In 2013, Rechov Sumsum (the Israeli Sesame Street) got a very special new star. Sivan, the first puppet with a wheelchair ever to appear in a Sesame Street production worldwide, made her debut playing at a park called ‘Friendship Park.’
As it turns out, the disability-inclusive Friendship Park that featured prominently on the show for young children was not just television fantasy.
Disability advocate group Beit Issie Shapiro has been working hard in recent years to build real-life Friendship Parks throughout Israel where children of all abilities can play together.
Now, it seems their hard work and dedication to inclusion has gained the attention of another part of the international Sesame Street family.
Recently, with the help of an anonymous Israeli benefactor, members of the Nigerian government and the country’s own Sesame Street (called Sesame Square) visited Israel to learn about how they can create more inclusive educational models and spaces for kids to play.
Fatima Hajju Tomsu Abdul Kadir from the Ministry of Women’s Affairs in Nigeria was part of the delegation. Her office deals with disability issues in her country.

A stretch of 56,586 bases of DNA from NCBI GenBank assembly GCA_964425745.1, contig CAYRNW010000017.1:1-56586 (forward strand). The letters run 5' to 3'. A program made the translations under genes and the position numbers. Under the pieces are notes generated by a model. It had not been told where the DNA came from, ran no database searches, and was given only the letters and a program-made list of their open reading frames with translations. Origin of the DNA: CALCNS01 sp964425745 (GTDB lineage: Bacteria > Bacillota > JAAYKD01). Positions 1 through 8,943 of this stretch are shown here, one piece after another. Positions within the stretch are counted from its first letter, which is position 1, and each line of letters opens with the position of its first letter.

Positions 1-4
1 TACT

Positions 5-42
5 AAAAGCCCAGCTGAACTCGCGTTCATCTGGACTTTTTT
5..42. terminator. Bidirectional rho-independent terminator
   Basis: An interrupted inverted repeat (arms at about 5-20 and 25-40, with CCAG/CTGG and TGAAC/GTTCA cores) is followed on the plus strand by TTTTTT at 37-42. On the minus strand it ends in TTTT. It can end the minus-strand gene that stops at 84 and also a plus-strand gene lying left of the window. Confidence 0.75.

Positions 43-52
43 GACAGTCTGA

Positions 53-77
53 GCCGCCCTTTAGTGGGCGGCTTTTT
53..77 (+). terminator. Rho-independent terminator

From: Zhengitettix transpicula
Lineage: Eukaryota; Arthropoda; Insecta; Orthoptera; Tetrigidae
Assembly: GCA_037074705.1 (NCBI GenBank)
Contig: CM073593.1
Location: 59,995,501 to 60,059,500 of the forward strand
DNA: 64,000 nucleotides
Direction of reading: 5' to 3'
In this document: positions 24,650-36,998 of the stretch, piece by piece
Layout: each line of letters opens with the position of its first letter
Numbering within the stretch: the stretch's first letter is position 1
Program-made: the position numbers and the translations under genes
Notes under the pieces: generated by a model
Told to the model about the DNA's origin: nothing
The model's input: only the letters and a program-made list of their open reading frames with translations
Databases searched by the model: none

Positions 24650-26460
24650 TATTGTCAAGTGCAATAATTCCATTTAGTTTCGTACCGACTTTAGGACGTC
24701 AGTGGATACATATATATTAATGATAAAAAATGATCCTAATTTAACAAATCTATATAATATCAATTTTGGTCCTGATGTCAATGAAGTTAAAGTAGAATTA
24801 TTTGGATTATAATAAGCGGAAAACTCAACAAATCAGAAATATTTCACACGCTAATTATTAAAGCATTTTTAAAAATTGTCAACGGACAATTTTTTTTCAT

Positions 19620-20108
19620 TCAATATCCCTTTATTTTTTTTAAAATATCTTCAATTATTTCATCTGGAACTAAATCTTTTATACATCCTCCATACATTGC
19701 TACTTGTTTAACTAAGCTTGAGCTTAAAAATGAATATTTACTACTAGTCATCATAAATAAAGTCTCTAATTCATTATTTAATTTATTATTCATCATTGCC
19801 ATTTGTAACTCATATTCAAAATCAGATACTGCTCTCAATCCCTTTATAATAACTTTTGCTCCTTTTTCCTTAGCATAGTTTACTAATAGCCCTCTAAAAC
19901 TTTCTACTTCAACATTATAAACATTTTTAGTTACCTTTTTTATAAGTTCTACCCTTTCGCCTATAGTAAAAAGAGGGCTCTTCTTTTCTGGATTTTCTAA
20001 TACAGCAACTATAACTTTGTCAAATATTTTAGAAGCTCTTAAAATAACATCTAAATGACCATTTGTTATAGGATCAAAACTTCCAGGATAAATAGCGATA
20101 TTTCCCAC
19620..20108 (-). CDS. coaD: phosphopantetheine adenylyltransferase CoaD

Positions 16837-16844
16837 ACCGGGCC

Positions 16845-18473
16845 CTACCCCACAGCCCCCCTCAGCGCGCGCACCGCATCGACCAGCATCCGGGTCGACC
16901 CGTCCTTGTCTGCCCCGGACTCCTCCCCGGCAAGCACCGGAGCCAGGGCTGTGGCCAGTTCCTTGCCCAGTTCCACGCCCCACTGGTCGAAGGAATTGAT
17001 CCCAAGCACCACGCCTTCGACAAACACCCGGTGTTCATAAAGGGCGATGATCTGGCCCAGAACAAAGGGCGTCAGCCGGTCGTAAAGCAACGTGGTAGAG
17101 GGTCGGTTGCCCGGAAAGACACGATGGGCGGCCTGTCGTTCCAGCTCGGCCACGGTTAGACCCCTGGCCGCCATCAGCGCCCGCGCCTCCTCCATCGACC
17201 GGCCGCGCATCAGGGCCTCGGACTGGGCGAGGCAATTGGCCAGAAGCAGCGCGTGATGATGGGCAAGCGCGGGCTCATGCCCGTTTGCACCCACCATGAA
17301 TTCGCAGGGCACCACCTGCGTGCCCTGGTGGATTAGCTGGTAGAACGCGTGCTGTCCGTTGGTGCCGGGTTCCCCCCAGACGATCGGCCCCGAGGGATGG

“I’ve learned from Beit Issie Shapiro the importance of moving society from exclusion to inclusion, and the integration of all groups of children for the benefit of national development,” the government official said.
Also on hand was the director of the Nigerian Sesame Square, who said she was impressed by the multi-layered approach to helping kids.
“I was so impressed to see how therapy, care and inclusion are applied on so many layers at Beit Issie Shapiro,” Ayobisi Osuntusa said,“whether by looking holistically not only at the child with disability but also the parents, the siblings, the whole family and even the community; or by finding ways to integrate a range of innovative and multidisciplinary therapies, models and techniques.”
Israel’s Beit Issie Shapiro hosted the delegation during their four-day visit. They called the Nigerian visit a win-win.
“We are always excited to share our knowledge and experience, especially when it fosters even greater global impact in the field of disabilities,” Sharon Yeheskel-Oron, Beit Issie Shapiro’s international collaborations officer said of the international visit that she hopes will foster future collaborations and ultimately help improve the lives of children with disabilities.